emptychair06

66-year-old Jiao Shuancheng sits by a lake near his home in the township of Lingao, Baishui County, Shaanxi province. His three children are migrant workers in the city. (By Liu Jie/Xinhua)

emptychair07

Hu Ergui in a corn field in her village administered by the township of Bailiu, Xunyang County, Shaainxi. Her husband and two children live and work in the city. (By Liu Jie/Xinhua)

emptychair08

Wu Huiqin and her two-year-old son in front of their house in the village of Shiping, Xunyang County, Shaanxi province. Her husband has left to earn their bread. (By Liu Jie/Xinhua)

emptychair09

56-year-old Di Jinxing and his wife Ju Yulan in the yard in front of their cave dwelling. Their six daughter have left the village either through marriage to an outside family or relocation to the city to get a job. (By Liu Jie/Xinhua)

emptychair10

64-year-old Tian Donglin and his wife by River Luo near their home in the township of Xigu, Baishui County, Shaanxi province. Their three children work and live in the city. (By Liu Jie/Xinhua)

emptychair11

61-year-old Wang Guixian and his wife Zhang Shumei in their front yard in the village of Ximawan, Jingbian County, Shaanxi province. They have four children that are making a living in the city. (By Liu Jie/Xinhua)

emptychair12

87-year-old Liu Shuzhen by the side of the rice paddy field of their village administered by the township of Bailiu, Xunyang County, Shaanxi province. Her husband passed away. Her sons are away. (By Liu Jie/Xinhua)

Related articles:

9 comments to “Photos: Empty chairs become the pain of rural China, especially on Mid-Autumn Day”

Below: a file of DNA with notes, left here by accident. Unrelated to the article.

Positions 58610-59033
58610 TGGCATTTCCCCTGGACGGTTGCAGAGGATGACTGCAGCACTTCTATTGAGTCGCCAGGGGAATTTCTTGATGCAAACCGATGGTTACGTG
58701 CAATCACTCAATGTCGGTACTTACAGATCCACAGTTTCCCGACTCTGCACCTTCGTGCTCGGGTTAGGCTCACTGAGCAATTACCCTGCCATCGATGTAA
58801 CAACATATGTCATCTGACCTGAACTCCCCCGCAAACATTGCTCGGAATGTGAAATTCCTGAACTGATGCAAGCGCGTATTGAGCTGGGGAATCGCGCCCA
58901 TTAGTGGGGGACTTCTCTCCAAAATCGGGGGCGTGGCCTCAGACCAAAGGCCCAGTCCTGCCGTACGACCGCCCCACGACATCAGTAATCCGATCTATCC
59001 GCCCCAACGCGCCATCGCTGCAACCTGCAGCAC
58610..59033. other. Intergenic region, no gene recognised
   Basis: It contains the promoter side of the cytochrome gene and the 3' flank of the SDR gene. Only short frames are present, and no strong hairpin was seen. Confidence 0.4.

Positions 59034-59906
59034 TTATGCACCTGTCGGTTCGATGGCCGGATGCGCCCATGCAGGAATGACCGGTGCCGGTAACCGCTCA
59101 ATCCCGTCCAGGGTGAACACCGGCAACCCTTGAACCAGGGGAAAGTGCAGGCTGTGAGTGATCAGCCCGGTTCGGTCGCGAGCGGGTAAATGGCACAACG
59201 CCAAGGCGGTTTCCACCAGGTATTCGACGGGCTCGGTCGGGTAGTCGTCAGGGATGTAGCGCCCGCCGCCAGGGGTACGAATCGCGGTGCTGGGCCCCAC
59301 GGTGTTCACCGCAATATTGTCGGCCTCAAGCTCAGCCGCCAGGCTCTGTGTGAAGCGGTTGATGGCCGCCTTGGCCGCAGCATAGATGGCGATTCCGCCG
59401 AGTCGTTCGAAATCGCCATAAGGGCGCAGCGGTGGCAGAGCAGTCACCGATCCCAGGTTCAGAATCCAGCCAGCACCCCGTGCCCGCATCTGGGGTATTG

1. [...] Not even going to quote a part of this one- just click here for a story and photographs from Ministry of Tofu about what worker migration is doing to Chinese [...]

  2. [...] even the most advanced society can ignore yet, and the beginning of a new harvest: shopping. And in an increasingly-mobile society, these harvest festivals represent new definitions of family, new ways to gather and develop ties [...]

  3. [...] Ministry of Tofu has posted a set of photos by Xinhua’s Liu Jie, which poignantly reflect the separation of millions of families by mass labour migration and tight residence restrictions. [...]

  4. [...] Ministry of Tofu has posted a set of photos by Xinhua’s Liu Jie, which poignantly reflect the separation of millions of families by mass labour migration and tight residence restrictions. [...]

  5. Magnus | September 14, 2011 | Permalink Reply

    moving.

  6. [...] kan se flere billeder på Ministry of Tofu, der har oversat og kommenteret teksten fra denne billedserie på [...]

  7. [...] See all the images here. 67-year-old Xue Peizhong and his wife Yang Guilan with their grandson at their backyard in the township of Duiziliang, Dingbian County, Shaanxi province. More than ten people in Xue Peizhong’s family have left their farm to either work or go to school in other cities. (By Liu Jie/Xinhua) Eco World Content From Across The Internet. Featured on EcoPressed How Apple could revolutionize solar Share this:TwitterFacebookLike this:LikeBe the first to like this post. This entry was posted in Rural China. Bookmark the permalink. ← More about shark fin soup [...]

  8. [...] and Huang’s at the Southern Barbarian restaurant and café in Beijing. See also the work of Liu Jie, whose portraits of rural families divided by labour migration show China’s economic rise from another angle. September 11, 2012 12:02 AMPosted By: Samuel [...]

  9. Embroidery Digitizing | November 26, 2012 | Permalink Reply

    What a great article, i just loved it and i loved to read it. Excellent thought author,i have bookmarked it.

Leave a Reply